On Saturday morning, May 16, 1874, occurred the great flood at Mill River Valley, Hampshire County, Mass., caused by the breaking of a mill-dam. Four villages were swept away and nearly two hundred lives lost in the calamity. Collins Graves, a milkman, mounted his horse and spurred through the villages, warning the inhabitants and saving hundreds of lives. O'Reilly's ringing ballad, "The Ride of Collins Graves," inspired by this incident, has taken a permanent place in the literature of heroic verse.
In the Pilot of July 11, of the same year, O'Reilly printed a poem of about sixty lines, into which he had compressed all the pent-up fierce democracy of his nature. In it he reaches his highest point of thought, if not of expression. It is the poem, "Bone and Sinew and Brain." His figures are bold and strikingly original; Manhood is its theme—Manhood, and its corelative. Womanhood—before which all else must give way in the battle for the survival of the fittest. Inveighing like a Hebrew prophet against the effeminacy of the time, and the cant of the "march of mind,"—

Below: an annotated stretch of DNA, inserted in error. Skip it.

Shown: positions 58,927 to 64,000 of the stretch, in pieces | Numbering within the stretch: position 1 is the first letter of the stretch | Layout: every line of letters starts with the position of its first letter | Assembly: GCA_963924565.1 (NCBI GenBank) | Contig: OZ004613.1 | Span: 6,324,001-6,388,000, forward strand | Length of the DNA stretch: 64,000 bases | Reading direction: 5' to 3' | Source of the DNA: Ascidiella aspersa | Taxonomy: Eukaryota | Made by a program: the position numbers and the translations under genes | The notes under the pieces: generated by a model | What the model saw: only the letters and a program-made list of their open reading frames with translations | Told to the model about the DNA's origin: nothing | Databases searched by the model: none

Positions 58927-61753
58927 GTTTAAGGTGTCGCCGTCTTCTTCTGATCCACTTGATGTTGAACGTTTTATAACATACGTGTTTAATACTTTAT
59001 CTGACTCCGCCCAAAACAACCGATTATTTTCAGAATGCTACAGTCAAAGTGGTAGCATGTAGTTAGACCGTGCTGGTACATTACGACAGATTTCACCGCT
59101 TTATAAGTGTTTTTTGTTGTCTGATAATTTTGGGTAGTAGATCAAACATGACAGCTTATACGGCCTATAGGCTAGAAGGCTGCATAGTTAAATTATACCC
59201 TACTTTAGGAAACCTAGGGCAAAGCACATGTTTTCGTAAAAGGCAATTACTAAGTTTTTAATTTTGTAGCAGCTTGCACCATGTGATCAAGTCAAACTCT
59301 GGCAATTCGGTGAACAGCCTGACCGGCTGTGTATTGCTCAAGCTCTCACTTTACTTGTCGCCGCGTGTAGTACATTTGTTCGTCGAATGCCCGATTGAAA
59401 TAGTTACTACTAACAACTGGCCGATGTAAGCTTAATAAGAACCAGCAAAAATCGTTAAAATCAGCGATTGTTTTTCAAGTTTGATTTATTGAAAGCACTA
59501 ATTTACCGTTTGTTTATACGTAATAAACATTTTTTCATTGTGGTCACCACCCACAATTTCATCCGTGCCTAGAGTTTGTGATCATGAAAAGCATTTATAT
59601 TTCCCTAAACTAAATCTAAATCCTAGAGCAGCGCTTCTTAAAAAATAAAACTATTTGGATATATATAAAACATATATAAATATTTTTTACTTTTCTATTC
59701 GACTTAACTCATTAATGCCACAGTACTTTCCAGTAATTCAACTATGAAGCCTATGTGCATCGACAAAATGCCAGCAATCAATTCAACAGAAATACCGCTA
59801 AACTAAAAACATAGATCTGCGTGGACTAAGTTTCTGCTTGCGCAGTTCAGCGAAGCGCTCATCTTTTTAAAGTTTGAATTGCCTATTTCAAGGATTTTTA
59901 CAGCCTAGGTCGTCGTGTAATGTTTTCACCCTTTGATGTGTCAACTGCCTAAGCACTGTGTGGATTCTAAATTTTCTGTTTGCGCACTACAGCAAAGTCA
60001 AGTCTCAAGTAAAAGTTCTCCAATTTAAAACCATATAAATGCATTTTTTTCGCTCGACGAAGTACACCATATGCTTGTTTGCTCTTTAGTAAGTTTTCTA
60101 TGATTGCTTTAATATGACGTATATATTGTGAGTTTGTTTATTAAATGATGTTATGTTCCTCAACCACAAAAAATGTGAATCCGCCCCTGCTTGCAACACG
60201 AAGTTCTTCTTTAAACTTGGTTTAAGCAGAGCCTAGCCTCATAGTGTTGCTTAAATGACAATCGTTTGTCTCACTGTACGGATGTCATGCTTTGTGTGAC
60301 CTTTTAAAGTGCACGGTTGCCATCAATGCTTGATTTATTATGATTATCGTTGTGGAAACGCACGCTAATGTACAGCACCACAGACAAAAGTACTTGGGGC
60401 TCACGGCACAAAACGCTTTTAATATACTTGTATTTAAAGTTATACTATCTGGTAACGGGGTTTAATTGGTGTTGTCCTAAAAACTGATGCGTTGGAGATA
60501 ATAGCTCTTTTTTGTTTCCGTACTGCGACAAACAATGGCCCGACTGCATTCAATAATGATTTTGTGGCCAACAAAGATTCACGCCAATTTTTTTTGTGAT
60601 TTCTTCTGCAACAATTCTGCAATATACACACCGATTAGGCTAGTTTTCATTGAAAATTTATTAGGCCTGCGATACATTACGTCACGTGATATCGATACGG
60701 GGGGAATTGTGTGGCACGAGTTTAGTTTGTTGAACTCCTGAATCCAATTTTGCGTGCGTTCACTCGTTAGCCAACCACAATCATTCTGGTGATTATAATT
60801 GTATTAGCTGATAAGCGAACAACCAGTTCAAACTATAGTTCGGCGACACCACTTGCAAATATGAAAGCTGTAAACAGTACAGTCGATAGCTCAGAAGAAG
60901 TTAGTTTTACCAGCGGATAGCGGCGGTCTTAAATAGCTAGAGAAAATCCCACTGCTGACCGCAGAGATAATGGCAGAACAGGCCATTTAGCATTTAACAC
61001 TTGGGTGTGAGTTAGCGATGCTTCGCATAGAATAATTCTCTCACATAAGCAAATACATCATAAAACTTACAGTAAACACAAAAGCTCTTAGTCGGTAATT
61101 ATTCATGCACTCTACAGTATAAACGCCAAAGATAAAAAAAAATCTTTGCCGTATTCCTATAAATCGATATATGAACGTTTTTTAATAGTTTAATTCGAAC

Till the head grows large and the vampire face,
Is gorged on the limbs so thin—
and still more fiercely against "the sterile and worthless life" of the childless woman, he cries out:
Ho, white-maned waves of the Western Sea
That ride and roll to the strand!
Ho, strong-winged birds never blown a-lee
By the gales that sweep toward land!
Ye are symbols both of a hope that saves,
As ye swoop in your strength and grace,
As ye roll to the land like the billowed graves
Of a suicidal race.
You have hoarded your strength in equal parts;
For the men of the future reign
Must have faithful souls and kindly hearts,
And bone and sinew and brain.
On the 20th of March, 1875, John Mitchell, the sturdy Irish patriot, breathed his last at Dromolane, County Down, Ireland. O'Reilly's poem on the dead patriot was pub-